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items tagged with Tim Roth

Quentin Unchained: "The Hateful Eight"
Written By: Mike Schulz
Section: Movies

Category: Reviews

2016-01-03 01:38:03

Kurt Russell and Samuel L. Jackson in The Hateful EightTHE HATEUL EIGHT

Its opening credits remind us that the vengeance-minded Western The Hateful Eight is “the 8th film by Quentin Tarantino.” That’s actually helpful. Because by the time the closing credits roll some two-and-three-quarter-hours later (the movie’s 70-millimeter “roadshow” version lasting some 20 minutes more), you’d swear it was at least the 28th film by Quentin Tarantino. I admire the man’s output to no end, and five of his seven previous features are firmly entrenched amidst my 10 favorites for their particular years. But despite its flashes of brilliance, I found myself as annoyed with The Hateful Eight as I was with 2012’s Django Unchained, and for much the same reason: Its auteur, by now, appears so immersed in the act of loving Quentin Tarantino that he leaves almost no room for us to love him, or his films, back.


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Slumberless Party: "The Overnight" and "The Wolfpack"
Written By: Mike Schulz
Section: Movies

Category: Reviews

2015-07-08 19:15:46

Adam Scott and Taylor Schilling in The OvernightTHE OVERNIGHT

Even with a goatee, Adam Scott has such a sweet baby face, and can exude such endearing boyishness, that when you see him in an early playground scene in his latest film, you’re half-surprised that a more towering adult isn’t pushing him on a swing. Yet longtime fans know that Scott also possesses a canny understanding of how to employ his naturally guileless countenance for tension (as in the 2002 thriller High Crimes) or melancholy (HBO’s sadly ignored Tell Me You Love Me) or acerbic wit (Party Down, Parks & Recreation, and numerous et ceteras). And that chameleon-ic talent makes him perhaps perfectly cast in the new comedy The Overnight, writer/director Patrick Brice’s three-quarters-successful chronicling of an alternately invigorating and deeply uncomfortable grown-up sleepover.


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For King and Country: "Selma," "Inherent Vice," and "Taken 3"
Written By: Mike Schulz
Section: Movies

Category: Reviews

2015-01-12 00:27:44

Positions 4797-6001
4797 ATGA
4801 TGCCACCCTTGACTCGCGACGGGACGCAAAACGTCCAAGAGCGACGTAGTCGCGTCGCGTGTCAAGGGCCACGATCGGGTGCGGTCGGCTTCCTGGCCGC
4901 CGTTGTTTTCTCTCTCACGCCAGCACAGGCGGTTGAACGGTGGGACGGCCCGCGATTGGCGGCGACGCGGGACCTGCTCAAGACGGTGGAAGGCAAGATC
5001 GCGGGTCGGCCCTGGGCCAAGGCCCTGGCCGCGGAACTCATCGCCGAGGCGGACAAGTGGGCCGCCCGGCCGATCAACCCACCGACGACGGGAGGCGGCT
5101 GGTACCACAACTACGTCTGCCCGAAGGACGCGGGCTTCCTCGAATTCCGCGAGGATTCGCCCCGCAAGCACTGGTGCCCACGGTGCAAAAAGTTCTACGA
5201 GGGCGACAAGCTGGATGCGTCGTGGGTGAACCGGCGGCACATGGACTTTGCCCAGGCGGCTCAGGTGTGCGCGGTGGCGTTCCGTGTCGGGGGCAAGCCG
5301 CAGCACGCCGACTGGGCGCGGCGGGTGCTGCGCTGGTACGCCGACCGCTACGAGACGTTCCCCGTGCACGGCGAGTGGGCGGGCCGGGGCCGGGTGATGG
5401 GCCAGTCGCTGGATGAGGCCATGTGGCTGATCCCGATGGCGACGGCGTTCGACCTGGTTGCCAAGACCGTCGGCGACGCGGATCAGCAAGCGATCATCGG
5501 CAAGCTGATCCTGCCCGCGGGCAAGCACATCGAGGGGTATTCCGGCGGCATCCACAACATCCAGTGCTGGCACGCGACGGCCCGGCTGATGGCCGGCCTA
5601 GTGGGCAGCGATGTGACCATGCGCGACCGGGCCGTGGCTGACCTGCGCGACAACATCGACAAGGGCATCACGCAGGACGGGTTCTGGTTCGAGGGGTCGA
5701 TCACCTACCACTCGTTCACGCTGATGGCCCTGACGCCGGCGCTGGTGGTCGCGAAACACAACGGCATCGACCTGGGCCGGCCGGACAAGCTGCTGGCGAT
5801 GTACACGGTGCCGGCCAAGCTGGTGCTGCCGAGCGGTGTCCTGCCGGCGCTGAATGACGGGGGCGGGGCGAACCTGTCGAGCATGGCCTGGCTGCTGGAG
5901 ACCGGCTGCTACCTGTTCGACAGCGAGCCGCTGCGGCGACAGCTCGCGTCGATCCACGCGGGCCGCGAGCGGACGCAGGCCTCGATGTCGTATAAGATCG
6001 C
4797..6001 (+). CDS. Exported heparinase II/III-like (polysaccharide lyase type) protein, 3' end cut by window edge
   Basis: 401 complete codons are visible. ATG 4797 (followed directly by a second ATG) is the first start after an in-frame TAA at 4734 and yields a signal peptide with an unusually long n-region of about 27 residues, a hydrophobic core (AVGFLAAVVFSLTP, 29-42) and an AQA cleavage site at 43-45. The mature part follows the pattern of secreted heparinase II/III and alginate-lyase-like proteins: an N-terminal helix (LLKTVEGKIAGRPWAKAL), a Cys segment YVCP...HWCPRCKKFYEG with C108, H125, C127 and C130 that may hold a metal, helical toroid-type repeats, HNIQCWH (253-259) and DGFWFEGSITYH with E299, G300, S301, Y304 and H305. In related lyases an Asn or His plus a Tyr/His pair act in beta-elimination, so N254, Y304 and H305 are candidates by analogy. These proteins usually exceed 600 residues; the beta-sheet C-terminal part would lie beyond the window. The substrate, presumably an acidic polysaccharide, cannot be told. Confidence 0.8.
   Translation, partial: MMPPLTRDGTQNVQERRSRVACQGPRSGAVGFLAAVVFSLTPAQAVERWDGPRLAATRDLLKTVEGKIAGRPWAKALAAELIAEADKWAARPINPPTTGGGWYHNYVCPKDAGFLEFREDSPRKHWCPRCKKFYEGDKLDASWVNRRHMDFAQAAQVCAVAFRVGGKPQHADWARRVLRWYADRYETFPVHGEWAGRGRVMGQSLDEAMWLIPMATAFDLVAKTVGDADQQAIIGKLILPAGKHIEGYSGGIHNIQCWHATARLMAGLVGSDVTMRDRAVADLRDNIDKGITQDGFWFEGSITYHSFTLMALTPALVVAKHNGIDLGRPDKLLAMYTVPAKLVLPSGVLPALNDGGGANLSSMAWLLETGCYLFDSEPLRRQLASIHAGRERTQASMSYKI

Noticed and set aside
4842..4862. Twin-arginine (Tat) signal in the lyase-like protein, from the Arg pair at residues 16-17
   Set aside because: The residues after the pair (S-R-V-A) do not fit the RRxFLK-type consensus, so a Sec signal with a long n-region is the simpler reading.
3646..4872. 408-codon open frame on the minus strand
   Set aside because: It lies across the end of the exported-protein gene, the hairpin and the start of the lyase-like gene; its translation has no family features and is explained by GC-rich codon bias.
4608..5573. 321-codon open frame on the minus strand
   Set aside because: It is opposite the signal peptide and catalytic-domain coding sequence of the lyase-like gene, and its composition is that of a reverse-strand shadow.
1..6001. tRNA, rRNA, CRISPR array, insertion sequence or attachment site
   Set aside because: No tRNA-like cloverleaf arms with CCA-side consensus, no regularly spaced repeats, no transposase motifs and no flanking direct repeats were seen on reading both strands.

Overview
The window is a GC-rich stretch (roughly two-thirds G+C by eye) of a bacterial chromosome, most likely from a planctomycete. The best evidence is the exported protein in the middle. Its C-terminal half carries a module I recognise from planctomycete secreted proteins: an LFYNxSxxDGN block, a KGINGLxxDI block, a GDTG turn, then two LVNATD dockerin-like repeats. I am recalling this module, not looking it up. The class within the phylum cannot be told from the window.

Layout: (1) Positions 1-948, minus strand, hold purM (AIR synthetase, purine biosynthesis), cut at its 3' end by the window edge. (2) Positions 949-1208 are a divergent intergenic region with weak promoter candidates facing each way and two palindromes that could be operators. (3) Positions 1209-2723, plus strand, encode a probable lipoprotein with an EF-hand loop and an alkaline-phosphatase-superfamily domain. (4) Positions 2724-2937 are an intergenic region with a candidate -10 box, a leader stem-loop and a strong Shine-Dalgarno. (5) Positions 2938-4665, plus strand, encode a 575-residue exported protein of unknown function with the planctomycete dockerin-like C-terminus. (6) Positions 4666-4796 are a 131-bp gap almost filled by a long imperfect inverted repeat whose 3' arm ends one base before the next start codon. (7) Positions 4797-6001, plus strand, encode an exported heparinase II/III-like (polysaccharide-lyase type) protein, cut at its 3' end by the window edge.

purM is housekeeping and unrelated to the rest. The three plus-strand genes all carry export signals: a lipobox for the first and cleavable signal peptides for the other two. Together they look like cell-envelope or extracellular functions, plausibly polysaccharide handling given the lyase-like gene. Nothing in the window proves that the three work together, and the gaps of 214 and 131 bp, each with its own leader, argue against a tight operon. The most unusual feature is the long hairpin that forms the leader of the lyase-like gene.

David Oyelowo in SelmaSELMA

Movie violence is so prevalent – be it in horror films or action franchises (see Taken 3, if you must) or the PG-13 pummelings of every Marvel entertainment ever – that it’s shocking to see one whose brutal acts have the power to make you cry. But within the first minutes of the extraordinary Selma, director Ava DuVernay stages a literal explosion of historical violence so frightening, repellent, and emotionally overwhelming that, in the awestruck moments of silence that followed, it was absolutely no surprise to hear viewers sniffling.


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Jollier Green Giant: "The Incredible Hulk" and "The Happening"
Written By: Mike Schulz
Section: Movies

Category: Reviews

2008-06-18 08:16:38

The Incredible HulkTHE INCREDIBLE HULK

Up until its final reel, when the movie lapses into a tiresome big-screen adaptation of Rock 'Em Sock 'Em Robots, The Incredible Hulk is a pretty entertaining superhero blockbuster, in large part because it doesn't much feel like a typical superhero blockbuster.


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Hollywood Marketing Triumphs with Two Bad Movies: "Rock Star" and "The Musketeer"
Written By: Mike Schulz
Section: Movies

Category: Reviews

2001-09-12 00:00:00

Jennifer Aniston and Mark Wahlberg in Rock StarROCK STAR and THE MUSKETEER

If you were to guess based solely on their previews, you’d probably imagine Stephen Herek’s Rock Star to be a kitschy, affectionate look at heavy metal in the ‘80s – like This Is Spinal Tap played straight – and Peter Hyams’ The Musketeer to be a brisk reinterpretation of the Alexandre Dumas classic with a martial-arts bent – Crouching Tiger, Hidden D’Artagnan.
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